New figures show fewer people are switching current accounts.
The data produced by payment body BACS shows that 1.01 million people switched current account last year, compared to 1.03 million in 2015.
The slowdown could be because a number of account providers have slashed the rewards on their headline accounts in recent months, thus reducing the incentive to switch.
But this doesn't mean you should simply accept a poor deal from your existing bank or building society.
Here, we take a look a look at the current accounts that may be best for you based on several different factors.
Best for online security
With reports of cyber attacks hitting the headlines in the last few months you may be interested in the banks with the best security.
According to recent Which? research, First Direct was top for online security features.
Which? found that, while all banks were broadly secure, only five – First Direct, HSBC, Barclays, M&S Bank and Nationwide – had two-factor authentication set up for online login into accounts.
Two-factor authentication requires two types of ID checks. This is usually something you know like a password or PIN and something you have like a device that generates a one-time passcode.
Lloyds Bank, Halifax/Bank of Scotland, NatWest/RBS, Metro Bank, Santander and TSB were found not to have this extra layer of security in place – despite having the technology to do so.
The bank is also rolling out voice recognition technology along with HSBC, which it claims will make its service even more secure.
Best for in-credit interest
If you want to earn interest on the money you put in your current account Nationwide is the bank to go for.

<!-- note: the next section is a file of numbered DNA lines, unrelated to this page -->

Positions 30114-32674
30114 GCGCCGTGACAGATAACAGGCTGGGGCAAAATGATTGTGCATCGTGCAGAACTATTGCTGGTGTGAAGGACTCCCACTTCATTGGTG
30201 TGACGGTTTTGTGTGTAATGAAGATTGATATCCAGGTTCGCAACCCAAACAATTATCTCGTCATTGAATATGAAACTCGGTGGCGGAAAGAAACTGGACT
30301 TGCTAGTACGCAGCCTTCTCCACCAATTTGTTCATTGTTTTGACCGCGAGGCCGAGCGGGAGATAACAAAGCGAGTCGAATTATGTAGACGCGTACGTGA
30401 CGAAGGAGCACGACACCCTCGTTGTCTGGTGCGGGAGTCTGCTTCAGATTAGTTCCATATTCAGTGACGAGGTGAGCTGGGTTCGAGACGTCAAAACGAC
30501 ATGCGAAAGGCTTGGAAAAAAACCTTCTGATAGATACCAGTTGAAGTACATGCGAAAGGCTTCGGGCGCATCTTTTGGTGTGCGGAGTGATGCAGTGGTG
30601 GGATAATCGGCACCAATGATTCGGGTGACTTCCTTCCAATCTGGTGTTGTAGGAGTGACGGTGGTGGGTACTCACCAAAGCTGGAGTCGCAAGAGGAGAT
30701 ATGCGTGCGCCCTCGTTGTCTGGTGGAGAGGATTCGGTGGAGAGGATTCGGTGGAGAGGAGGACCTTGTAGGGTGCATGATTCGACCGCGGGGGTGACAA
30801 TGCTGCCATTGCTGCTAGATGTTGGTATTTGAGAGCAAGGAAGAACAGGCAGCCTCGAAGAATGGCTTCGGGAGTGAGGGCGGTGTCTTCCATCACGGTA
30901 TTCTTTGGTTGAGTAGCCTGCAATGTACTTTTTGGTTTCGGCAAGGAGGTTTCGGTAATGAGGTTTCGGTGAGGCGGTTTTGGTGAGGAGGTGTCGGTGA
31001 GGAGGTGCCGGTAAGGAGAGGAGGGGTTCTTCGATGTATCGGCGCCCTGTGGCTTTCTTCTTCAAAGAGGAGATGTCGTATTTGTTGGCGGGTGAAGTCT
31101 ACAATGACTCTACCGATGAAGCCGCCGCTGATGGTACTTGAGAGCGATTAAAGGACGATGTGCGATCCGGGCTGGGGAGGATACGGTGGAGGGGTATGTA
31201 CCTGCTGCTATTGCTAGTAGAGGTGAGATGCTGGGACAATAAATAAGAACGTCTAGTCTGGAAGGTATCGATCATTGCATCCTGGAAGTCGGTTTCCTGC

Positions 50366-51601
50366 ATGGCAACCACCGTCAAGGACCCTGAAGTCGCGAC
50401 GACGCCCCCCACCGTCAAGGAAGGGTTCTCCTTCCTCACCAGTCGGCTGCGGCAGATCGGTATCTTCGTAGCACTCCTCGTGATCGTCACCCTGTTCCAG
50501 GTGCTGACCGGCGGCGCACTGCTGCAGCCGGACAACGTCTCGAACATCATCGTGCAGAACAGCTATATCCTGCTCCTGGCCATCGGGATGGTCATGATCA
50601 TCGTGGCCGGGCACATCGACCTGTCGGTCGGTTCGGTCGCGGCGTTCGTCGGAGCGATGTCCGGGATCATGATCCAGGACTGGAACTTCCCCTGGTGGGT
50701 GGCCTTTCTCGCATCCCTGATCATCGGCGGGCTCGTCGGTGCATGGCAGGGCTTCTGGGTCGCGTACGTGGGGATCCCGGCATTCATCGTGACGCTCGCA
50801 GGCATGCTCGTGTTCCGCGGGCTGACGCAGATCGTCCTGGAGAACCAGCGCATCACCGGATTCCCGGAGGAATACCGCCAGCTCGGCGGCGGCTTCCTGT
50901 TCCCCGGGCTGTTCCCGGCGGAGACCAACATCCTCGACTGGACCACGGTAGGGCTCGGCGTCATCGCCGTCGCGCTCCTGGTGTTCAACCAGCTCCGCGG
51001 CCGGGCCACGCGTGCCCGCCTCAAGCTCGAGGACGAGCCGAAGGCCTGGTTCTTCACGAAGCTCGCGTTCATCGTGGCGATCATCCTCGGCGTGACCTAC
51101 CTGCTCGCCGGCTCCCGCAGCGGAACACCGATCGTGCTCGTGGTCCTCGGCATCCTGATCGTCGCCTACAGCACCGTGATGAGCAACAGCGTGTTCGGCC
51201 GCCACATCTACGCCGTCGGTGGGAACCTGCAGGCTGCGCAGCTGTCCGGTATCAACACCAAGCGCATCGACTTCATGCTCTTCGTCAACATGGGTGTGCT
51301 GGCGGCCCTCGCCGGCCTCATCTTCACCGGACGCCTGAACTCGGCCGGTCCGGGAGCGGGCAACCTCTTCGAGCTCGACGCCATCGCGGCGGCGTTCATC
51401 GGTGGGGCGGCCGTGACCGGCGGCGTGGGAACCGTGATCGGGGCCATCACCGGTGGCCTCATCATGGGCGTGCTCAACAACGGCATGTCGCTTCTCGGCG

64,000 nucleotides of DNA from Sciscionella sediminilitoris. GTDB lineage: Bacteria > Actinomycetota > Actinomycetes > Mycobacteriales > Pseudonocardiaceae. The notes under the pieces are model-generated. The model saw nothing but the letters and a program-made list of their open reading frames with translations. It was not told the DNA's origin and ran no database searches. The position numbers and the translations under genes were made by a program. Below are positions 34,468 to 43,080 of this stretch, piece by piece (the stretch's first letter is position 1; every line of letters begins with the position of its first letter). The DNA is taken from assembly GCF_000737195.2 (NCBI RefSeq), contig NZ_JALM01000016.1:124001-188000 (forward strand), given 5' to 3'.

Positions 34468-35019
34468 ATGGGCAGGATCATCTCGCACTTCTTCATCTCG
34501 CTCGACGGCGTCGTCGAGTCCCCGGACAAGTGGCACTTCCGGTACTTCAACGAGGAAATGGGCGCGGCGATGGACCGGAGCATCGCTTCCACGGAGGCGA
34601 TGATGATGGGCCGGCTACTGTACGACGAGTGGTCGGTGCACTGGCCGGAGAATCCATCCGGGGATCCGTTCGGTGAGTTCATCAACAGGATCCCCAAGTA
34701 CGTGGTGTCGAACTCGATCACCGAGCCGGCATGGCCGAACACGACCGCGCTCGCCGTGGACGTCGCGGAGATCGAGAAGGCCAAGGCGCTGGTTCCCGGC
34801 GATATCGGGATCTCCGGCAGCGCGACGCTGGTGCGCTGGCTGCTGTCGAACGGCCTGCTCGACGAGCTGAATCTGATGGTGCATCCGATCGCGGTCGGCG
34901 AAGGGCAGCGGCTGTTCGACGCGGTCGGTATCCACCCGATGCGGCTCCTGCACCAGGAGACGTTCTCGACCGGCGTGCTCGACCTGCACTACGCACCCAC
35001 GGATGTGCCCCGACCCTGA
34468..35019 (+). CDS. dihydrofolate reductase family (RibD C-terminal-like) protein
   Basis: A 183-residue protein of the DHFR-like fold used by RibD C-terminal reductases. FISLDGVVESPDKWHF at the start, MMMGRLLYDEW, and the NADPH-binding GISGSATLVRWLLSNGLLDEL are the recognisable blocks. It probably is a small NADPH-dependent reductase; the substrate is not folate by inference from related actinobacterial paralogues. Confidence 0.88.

The FlexDirect pays a market leading 5% interest on balances up to £2,500 for 12 months, which is better than any traditional savings account on the market.
If you have a bigger balance the Santander 123 Current Account pays 1.5% on balances up to £20,000.
Best for paying bills
Some accounts pay cashback based on your household bills.
The best at the moment is the NatWest Reward Current Account, which pays 3% unlimited cashback on seven types including Council Tax, mobile, home phone, TV, water, gas, electricity and broadband bills.
The account is worth going for if your bills allow you to earn more than the £3 monthly fee the account attracts.
NatWest claims 20% of its customers are able to earn £217 a year using the account.
Best for easy cash rewards
You can still earn cashback even if you don't necessarily have eligible bills coming out of your account.
The Co-operative Bank is offering those that have its Standard Current Account and sign up to the Everyday Rewards programme the chance to earn £5.50 a month or £66 a year.
You'll get a cash reward of £4 a month plus the chance to earn 5p on every debit card transaction you make in a month up to £1.50.
To be eligible you will need to deposit £800 a month into the account, have four active direct set up log into online or mobile banking at least once during the month and stay opted in for paperless statements.
Plus, at the moment there is a £110 bonus to switch to the account.
Best for monthly income under £1,000
Many of the top current accounts require you to be able to deposit a high level of cash each month in order to access the benefits or to use the account without a fee.
The Lloyds bank Club Lloyds Account for example, requires you put in at least £1,500 to avoid a £3 monthly fee, while the Nationwide FlexDirect account stipulates you must be able to pay in at least £1,000 a month to earn interest.
So if you have a low monthly income or your monthly income varies each month you might not be able to get the best out of these deals.
The TSB Classic Plus account offers 3% credit interest on balances up to £1,500 as well as 5% cashback on your first £100 of contactless payments every month as long as you deposit at least £500 a month.
Best for customer service
The latest UK Institute of Customer Service Index (UKCSI) reveals some banks are better than others when it comes to how they treat their customers.
They were the only banks to feature in the top 20, with TSB taking 28th place.
Best if you use an overdraft
If you are prone to falling into the red from time to time, chances are your bank is profiting big time.